Friday, October 24, 2008
Monday, October 20, 2008
Over forty years ago a new English teacher at my school answered a question asked by an eager student. The question was, “What do you think is the greatest novel written in English?” He didn’t think for very long before replying, “The Heart Of The Matter.”
We academically-inclined youths borrowed Graham Greene’s novel from the library and eventually conferred. There were shrugs, some indifference, appreciation without enthusiasm. We were all about sixteen years old.
I last re-read The Heart Of The Matter about twenty-five years ago. When I began it again for the fourth time last week, I could still remember vividly the basics of its characters and plot. Henry Scobie is an Assistant Chief of Police in a British West African colony. It is wartime and he has been passed over for promotion. He is fifty-ish, wordly-wise, apparently pragmatic, a sheen that hides a deeply analytical conscience. Louise, his wife is somewhat unfocusedly unhappy with her lot. She is a devout Catholic and this provides her support, but the climate is getting to everyone. She leaves for a break that Scobie cannot really afford. He accepts debt.
The colony’s businesses are run by Syrians. Divisions within their community have roots deeper than commercial competition. There is “trade” of many sorts. There are accusations, investigations, rumours and counter-claims. Special people arrive to look into things. There’s a suicide, more than one, in fact, at least one murder, an extra-marital affair, blackmail, family and wartime tragedy.
But above all there is the character of Henry Scobie. He is a man of principle who thinks he is a recalcitrant slob. He is a man of conscience who presents a pragmatic face. He makes decisions fully aware of their consequences, but remains apparently unable to influence the circumstance that repeatedly seems to dictate events. He remains utterly honest in his deceit, consistent in his unpredictability. His life becomes a beautiful, uncontrolled mess. His wife’s simple orthodox Catholicism contrasts with his never really adopted faith. He tries to keep face, but cannot reconcile the facts of his life with the demands of his conscience. His ideals seem to have no place in a world where interests overrule principle. He sees a solution, a way out, but perhaps it is a dead end.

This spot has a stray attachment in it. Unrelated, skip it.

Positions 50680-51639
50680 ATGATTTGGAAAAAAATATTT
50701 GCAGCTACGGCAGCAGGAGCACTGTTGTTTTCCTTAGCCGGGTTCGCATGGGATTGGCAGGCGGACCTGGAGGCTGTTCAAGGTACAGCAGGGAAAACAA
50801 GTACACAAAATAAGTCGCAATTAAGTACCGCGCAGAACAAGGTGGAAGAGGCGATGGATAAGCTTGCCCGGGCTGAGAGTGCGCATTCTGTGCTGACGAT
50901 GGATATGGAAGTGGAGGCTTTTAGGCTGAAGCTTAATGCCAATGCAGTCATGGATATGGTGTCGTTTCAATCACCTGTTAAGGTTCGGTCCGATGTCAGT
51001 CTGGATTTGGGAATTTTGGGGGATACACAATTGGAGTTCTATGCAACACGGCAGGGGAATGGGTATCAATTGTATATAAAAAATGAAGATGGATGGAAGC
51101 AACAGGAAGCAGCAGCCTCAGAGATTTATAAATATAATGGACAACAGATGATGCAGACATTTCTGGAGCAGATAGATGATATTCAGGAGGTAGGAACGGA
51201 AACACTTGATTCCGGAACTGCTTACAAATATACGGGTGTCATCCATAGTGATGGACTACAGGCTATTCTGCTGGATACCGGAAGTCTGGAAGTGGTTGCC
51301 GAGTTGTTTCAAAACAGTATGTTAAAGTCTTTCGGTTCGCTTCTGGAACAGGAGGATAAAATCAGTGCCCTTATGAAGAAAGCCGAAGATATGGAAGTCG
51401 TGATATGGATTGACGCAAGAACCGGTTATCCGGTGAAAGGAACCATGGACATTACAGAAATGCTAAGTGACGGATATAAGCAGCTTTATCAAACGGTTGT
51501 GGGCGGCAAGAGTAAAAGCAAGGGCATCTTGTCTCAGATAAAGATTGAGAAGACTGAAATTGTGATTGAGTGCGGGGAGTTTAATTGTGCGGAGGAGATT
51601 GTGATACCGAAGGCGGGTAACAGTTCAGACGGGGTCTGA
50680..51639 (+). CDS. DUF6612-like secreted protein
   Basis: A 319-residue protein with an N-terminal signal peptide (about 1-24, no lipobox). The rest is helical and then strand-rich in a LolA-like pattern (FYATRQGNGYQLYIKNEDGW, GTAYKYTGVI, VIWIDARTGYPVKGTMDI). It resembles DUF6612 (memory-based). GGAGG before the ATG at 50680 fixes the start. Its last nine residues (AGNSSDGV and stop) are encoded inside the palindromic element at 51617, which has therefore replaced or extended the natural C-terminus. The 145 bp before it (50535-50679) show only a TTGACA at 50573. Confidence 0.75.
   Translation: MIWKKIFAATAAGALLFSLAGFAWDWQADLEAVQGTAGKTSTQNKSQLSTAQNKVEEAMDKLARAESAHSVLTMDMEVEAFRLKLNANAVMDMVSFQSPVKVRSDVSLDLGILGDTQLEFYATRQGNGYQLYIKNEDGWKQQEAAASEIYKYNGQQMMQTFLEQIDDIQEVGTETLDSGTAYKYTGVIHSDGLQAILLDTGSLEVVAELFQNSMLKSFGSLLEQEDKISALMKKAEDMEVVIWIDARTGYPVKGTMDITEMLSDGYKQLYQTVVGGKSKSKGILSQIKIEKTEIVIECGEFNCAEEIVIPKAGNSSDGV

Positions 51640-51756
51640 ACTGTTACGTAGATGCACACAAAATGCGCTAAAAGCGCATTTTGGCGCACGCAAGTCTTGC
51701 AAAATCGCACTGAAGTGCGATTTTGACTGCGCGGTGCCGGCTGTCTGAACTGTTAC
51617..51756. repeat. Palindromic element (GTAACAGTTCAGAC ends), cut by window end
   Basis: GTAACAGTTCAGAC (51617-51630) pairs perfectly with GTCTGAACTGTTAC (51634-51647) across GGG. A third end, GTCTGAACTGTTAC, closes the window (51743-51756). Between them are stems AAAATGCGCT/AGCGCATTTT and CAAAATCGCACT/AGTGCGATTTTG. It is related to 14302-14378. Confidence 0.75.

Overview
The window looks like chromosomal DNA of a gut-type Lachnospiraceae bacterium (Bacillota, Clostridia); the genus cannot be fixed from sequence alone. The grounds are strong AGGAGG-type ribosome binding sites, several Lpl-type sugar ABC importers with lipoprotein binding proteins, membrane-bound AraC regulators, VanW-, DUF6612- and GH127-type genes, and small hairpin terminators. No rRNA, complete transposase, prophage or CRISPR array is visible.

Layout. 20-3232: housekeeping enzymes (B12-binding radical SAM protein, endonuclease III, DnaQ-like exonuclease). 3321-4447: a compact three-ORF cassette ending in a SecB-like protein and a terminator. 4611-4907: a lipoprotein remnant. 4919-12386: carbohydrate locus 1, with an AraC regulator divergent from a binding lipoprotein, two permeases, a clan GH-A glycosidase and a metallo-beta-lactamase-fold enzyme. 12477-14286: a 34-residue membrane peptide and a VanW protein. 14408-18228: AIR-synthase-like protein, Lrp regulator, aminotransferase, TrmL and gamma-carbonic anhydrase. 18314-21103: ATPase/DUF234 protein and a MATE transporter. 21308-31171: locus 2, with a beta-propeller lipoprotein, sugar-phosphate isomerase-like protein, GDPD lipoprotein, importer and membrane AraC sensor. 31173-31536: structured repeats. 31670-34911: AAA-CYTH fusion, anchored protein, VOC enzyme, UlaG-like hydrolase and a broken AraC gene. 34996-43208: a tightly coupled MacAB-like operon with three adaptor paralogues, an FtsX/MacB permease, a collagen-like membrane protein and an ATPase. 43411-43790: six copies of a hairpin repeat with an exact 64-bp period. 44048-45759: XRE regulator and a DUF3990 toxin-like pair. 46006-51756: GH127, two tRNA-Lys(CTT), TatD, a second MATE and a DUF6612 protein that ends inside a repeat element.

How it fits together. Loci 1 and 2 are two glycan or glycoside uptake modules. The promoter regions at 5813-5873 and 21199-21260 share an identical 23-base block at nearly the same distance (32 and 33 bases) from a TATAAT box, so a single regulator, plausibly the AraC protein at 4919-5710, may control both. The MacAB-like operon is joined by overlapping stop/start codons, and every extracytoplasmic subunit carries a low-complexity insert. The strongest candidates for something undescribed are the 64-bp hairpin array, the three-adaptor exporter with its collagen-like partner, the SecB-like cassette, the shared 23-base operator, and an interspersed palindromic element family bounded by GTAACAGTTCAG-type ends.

For twenty-first century sensibilities, the colonial era attitudes towards local people appear patronising at best. Perhaps that is how things were. But The Heart Of The Matter is not really a descriptive work. It is not about place and time. Like a Shakespearean tragedy, the events and their setting provide only a backdrop and context for a deeply moving examination of motive and conscience. And also like a Shakespearean tragedy, the novel transcends any limitations of its setting to say something unquestionably universal about the human condition. Forty years on, I now realise, that my new English teacher was probably right.
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The Heart of the Matter
Saturday, October 18, 2008
The demands of farming, however, continue, despite invasions and estrangement. Sarah, though devastated by her husband’s, Tom’s, disappearance, must battle on. There are dogs to see to, lambs to nurture, pigs to feed and foals to train. This permanence of landscape and activity is thus set against massive upheaval. Not only have the men gone, but German troops have appeared, troops who seem to be more on holiday than at war. Again, incredible.
Alex is good with animals and helps at Sarah’s farm, as does Albrecht, an English-speaking, Oxford-educated academic, uncomfortable in military garb. Relationships develop, whilst most involved apparently remain increasingly apologetic.
Owen Sheers also wants us to believe a scenario for conquest where the invaders lay siege to the cities. Again this lacks credibility, since German military success in the Second World War seemed to come when invasions went straight to the centre. Where they lay siege, such as Leningrad or Stalingrad, they failed. But then the whole point is that the history has been reversed.
In a situation where passions and tempers would probably have been frayed, tested at least, Owen Sheers presents a community that seems to survive just as before, minus the local males. Resistance is well written and is very readable, often beautiful. But it does demand that one’s belief be suspended from very high indeed.View this book on amazon Resistance